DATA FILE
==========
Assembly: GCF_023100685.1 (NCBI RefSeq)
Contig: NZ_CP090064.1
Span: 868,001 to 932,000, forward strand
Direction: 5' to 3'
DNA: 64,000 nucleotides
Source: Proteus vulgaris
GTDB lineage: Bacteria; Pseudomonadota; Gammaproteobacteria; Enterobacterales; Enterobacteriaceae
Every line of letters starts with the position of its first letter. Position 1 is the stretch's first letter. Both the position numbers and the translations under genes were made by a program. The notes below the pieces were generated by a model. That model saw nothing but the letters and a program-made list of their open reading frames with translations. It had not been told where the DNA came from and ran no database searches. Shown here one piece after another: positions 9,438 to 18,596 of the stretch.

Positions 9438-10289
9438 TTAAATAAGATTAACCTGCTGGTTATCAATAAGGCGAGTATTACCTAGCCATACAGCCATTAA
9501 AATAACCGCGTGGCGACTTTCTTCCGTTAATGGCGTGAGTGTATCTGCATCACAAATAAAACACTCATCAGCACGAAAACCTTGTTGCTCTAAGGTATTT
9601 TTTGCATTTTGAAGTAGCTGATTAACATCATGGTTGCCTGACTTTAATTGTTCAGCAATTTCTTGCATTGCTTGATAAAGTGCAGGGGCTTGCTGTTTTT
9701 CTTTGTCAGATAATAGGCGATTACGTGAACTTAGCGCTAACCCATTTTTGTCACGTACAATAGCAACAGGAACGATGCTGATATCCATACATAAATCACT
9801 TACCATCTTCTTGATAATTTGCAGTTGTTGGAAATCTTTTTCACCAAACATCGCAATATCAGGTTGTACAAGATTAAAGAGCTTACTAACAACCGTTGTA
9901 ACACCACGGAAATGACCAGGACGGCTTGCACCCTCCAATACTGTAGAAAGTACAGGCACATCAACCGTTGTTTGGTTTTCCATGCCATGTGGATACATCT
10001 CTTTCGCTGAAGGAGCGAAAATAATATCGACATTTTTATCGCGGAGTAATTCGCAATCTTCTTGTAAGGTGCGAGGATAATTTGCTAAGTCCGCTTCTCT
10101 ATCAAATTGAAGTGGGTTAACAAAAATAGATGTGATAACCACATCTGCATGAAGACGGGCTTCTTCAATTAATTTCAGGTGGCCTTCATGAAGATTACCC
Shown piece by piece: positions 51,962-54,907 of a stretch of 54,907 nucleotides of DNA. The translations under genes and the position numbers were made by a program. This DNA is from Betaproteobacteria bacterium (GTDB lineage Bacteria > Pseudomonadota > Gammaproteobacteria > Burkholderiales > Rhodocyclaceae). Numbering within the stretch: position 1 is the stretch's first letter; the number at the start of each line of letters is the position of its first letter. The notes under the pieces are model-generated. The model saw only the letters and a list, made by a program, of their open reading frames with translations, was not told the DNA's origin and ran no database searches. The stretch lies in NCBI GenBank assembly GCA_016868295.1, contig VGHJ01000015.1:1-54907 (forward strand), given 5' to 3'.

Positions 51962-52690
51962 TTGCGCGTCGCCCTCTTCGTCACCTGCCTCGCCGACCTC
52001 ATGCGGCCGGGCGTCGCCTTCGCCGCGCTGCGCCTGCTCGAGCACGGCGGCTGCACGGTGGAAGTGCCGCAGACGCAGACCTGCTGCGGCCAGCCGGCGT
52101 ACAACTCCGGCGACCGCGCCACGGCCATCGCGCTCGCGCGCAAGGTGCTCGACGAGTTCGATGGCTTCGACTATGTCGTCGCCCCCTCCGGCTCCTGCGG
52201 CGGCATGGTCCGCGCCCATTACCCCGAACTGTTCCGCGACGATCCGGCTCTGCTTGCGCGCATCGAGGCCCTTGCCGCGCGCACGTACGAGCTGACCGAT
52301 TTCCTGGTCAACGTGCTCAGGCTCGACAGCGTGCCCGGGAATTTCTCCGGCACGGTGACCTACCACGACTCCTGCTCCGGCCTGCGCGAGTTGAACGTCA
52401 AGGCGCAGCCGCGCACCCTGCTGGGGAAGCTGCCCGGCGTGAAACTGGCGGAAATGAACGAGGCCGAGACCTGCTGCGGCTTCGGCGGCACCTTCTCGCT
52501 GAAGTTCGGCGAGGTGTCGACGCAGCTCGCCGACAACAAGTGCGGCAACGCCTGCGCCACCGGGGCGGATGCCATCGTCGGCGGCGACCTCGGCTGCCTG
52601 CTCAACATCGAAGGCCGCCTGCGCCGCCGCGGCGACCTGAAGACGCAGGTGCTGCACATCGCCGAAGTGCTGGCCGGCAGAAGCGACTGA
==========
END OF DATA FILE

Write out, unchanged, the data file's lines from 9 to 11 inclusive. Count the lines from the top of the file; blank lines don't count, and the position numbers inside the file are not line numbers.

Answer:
Positions 9438-10289
9438 TTAAATAAGATTAACCTGCTGGTTATCAATAAGGCGAGTATTACCTAGCCATACAGCCATTAA
9501 AATAACCGCGTGGCGACTTTCTTCCGTTAATGGCGTGAGTGTATCTGCATCACAAATAAAACACTCATCAGCACGAAAACCTTGTTGCTCTAAGGTATTT